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Guilt-busting: Pushing back against unreasonable caregiving expectations, including your own

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August 4, 2017, by Paul Cavanagh, Caregiver Exchange

Guilt can be a big part of caregiving. It can keep us from taking care of ourselves or seeking help when we need it. So how do we get past it?
 
According to Jessica Slater-Hamilton, one important step is to understand what may happen to the person we’re looking after if we don’t. She coordinates a caregiver support circle run by VON in Grey Bruce, but she used to manage admissions at a long-term care home. She recalls the crisis admission of a woman with multiple sclerosis whose husband suffered a heart attack and was rushed to hospital. “This woman had to come to us, which was two hours away from home, because we were the only ones with an empty bed at the time.”
 
The moral of the story? “You’re no good to the person you’re looking after if you’re not healthy,” says Slater-Hamilton.
 
She routinely hands out the widely-adopted Caregiver’s Bill of Rights to the participants in her support circles. It sets out nine rights which address the needs of people who are looking after someone with a significant illness or disability, particularly if it’s for an extended period of time. She finds that reading the Bill of Rights gives many members of her support circles permission to talk about the feelings they’ve been experiencing, including guilt, and start to work through them.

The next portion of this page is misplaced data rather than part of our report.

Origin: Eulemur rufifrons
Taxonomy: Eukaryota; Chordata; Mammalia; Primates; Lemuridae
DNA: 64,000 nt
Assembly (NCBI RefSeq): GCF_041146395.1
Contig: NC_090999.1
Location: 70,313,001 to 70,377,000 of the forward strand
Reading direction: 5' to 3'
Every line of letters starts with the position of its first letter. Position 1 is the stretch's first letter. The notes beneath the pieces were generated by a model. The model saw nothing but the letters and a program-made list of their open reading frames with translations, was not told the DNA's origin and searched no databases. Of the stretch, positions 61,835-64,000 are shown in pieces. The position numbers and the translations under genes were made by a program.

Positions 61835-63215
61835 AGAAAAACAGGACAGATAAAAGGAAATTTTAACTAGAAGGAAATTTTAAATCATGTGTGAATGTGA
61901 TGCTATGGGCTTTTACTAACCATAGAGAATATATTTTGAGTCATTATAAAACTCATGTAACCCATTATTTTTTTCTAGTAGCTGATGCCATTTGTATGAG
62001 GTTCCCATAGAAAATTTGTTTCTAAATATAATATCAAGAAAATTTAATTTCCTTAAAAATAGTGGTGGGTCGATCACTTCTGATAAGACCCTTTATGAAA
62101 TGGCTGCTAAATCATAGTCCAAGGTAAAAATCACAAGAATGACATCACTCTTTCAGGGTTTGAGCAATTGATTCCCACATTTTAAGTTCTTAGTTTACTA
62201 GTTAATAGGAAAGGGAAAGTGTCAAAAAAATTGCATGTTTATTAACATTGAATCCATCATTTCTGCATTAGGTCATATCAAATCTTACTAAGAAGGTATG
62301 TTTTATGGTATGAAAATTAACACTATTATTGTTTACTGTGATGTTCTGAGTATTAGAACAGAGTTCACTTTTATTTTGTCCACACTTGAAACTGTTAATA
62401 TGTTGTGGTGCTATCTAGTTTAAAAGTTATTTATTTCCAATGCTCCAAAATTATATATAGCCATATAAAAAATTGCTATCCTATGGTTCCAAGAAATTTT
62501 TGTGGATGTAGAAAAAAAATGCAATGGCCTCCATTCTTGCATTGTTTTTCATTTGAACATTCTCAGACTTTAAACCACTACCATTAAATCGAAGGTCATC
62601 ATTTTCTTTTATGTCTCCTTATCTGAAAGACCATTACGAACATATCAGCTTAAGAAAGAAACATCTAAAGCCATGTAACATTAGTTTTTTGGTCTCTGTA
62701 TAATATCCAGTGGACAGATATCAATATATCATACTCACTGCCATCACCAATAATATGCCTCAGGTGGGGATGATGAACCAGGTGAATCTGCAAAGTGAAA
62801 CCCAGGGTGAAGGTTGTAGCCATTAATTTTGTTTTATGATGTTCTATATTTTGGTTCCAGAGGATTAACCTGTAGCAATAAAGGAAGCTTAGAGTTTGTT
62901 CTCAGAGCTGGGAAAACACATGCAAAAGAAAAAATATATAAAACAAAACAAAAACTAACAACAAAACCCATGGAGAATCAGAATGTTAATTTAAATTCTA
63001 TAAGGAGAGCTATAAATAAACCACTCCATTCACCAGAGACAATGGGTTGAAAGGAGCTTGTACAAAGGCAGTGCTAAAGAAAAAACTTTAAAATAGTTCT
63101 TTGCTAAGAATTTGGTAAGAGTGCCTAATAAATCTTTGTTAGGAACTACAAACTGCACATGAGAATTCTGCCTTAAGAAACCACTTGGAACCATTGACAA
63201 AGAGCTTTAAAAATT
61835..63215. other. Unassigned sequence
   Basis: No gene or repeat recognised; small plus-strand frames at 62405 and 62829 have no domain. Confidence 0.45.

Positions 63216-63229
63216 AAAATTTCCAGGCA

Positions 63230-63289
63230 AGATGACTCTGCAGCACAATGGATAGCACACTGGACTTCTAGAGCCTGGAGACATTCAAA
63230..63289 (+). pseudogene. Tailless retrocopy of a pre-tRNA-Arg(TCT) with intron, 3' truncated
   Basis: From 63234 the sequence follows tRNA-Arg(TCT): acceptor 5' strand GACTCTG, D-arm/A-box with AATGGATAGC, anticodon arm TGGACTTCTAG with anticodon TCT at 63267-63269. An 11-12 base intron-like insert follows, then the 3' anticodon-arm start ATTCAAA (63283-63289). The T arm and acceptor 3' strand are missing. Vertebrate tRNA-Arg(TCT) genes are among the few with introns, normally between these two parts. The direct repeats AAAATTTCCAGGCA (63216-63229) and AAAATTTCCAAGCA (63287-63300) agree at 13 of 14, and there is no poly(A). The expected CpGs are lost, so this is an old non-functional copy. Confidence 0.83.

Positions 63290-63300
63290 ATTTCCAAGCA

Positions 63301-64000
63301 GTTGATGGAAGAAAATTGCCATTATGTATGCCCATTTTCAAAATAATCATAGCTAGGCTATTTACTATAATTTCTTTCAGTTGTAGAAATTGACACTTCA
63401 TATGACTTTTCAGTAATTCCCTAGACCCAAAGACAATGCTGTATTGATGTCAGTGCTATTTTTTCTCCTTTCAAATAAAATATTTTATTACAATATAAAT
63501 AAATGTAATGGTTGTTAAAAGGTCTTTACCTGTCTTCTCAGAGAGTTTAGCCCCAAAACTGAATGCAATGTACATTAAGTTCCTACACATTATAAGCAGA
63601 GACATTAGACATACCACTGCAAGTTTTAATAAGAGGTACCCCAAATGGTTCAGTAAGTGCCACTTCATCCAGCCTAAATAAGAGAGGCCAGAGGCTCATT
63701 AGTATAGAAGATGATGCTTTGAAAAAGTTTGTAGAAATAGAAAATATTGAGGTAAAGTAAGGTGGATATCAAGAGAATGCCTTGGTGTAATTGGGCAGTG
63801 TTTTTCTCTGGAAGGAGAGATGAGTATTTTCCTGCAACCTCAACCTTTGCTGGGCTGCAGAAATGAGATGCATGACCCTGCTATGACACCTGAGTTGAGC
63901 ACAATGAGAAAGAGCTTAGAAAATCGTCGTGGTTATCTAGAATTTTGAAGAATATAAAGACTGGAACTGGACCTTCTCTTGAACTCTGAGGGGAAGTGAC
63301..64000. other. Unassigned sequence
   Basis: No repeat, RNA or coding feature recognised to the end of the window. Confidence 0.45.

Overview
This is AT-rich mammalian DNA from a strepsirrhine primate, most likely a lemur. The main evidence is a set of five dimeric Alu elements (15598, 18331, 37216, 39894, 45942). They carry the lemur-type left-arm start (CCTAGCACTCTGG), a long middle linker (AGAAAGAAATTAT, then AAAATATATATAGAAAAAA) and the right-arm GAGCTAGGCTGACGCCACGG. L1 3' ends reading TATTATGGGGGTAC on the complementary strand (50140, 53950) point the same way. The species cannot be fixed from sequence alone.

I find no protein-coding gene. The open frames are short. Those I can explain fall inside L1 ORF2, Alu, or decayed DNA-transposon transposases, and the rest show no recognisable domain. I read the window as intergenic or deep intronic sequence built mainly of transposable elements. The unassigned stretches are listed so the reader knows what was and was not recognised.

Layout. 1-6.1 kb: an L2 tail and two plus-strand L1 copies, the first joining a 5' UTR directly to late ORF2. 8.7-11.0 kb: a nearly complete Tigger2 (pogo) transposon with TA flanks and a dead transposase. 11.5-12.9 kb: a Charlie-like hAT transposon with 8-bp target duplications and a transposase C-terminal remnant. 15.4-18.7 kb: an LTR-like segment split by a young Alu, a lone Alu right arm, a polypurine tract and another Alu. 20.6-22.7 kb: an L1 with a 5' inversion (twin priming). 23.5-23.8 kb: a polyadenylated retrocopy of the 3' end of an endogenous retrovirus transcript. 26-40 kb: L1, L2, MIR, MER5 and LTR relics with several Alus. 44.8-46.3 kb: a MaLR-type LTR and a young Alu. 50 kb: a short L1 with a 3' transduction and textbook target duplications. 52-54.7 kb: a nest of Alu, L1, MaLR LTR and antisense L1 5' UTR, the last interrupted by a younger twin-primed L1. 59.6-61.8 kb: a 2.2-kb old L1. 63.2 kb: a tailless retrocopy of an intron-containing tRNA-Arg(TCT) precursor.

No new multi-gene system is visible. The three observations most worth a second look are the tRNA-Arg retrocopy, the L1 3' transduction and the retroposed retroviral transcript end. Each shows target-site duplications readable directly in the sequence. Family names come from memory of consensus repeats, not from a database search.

Standing up for your rights as a caregiver may take some negotiation with the person you’re looking after. For instance, if your relative insists that you provide all their care, you may have to politely but firmly push back. (Item 2 in the Caregiver’s Bill of Rights: “I have the right to seek help from others even though my relative may object. I recognize the limits of my own endurance and strength.”) It may be helpful to offer your relative options (for example, “if you don’t want to move into a retirement home, then you need to let me arrange for a personal support worker to help you.”) Don’t give in if your relative tries to use guilt or anger (consciously or unconsciously) to get you to agree to their original demands (Item 5).
 
Learning how to get help from others is another important piece of the puzzle. Slater-Hamilton suggests:
 
  • Don’t let other family members off the hook. Every responsibility they take on, even if it’s something as simple as making a phone call, is one less thing you have to deal with.
  • If a friend or neighbour offers to help, give them a task (like mowing the lawn or getting groceries or something else suited to their talents). If someone wants to give you a Christmas or birthday present, you might want to suggest that they make a gift of their time (helping you out).
  • Find out what support services are available locally for you and your relative. The Find Caregiver Support Services tool at the top of this page can help you do that. Call relevant agencies and ask them about their services. Ask for a tour.
  • Talking to an experienced family caregiver who’s “been there” can very helpful. You can often find one at a caregiver support group / circle run by a local agency. Caregiver support groups are listed under Care for the Caregiver when you search for services on this site.
 
See also:
 
The Caregiver’s Bill of Rights
 
 
 

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